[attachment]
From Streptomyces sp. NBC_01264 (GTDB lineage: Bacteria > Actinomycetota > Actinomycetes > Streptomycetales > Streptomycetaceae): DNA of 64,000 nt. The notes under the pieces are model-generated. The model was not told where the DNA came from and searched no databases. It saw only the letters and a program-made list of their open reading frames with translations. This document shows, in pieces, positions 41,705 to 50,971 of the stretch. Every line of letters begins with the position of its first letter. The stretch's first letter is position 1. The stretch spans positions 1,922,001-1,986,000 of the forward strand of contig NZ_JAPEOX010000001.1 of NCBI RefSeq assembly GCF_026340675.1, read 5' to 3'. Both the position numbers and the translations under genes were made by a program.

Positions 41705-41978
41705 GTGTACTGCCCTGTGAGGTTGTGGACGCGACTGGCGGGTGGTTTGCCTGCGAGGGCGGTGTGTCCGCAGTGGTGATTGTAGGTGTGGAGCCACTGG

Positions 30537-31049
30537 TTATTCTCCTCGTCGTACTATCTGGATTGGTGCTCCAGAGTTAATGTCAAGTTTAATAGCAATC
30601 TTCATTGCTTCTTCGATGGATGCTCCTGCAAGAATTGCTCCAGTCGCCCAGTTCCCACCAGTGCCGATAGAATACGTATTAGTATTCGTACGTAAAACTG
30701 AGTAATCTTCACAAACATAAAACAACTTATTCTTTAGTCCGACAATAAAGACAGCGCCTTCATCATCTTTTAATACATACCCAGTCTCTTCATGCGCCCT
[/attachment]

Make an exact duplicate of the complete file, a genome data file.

From Streptomyces sp. NBC_01264 (GTDB lineage: Bacteria > Actinomycetota > Actinomycetes > Streptomycetales > Streptomycetaceae): DNA of 64,000 nt. The notes under the pieces are model-generated. The model was not told where the DNA came from and searched no databases. It saw only the letters and a program-made list of their open reading frames with translations. This document shows, in pieces, positions 41,705 to 50,971 of the stretch. Every line of letters begins with the position of its first letter. The stretch's first letter is position 1. The stretch spans positions 1,922,001-1,986,000 of the forward strand of contig NZ_JAPEOX010000001.1 of NCBI RefSeq assembly GCF_026340675.1, read 5' to 3'. Both the position numbers and the translations under genes were made by a program.

Positions 41705-41978
41705 GTGTACTGCCCTGTGAGGTTGTGGACGCGACTGGCGGGTGGTTTGCCTGCGAGGGCGGTGTGTCCGCAGTGGTGATTGTAGGTGTGGAGCCACTGG

Positions 30537-31049
30537 TTATTCTCCTCGTCGTACTATCTGGATTGGTGCTCCAGAGTTAATGTCAAGTTTAATAGCAATC
30601 TTCATTGCTTCTTCGATGGATGCTCCTGCAAGAATTGCTCCAGTCGCCCAGTTCCCACCAGTGCCGATAGAATACGTATTAGTATTCGTACGTAAAACTG
30701 AGTAATCTTCACAAACATAAAACAACTTATTCTTTAGTCCGACAATAAAGACAGCGCCTTCATCATCTTTTAATACATACCCAGTCTCTTCATGCGCCCT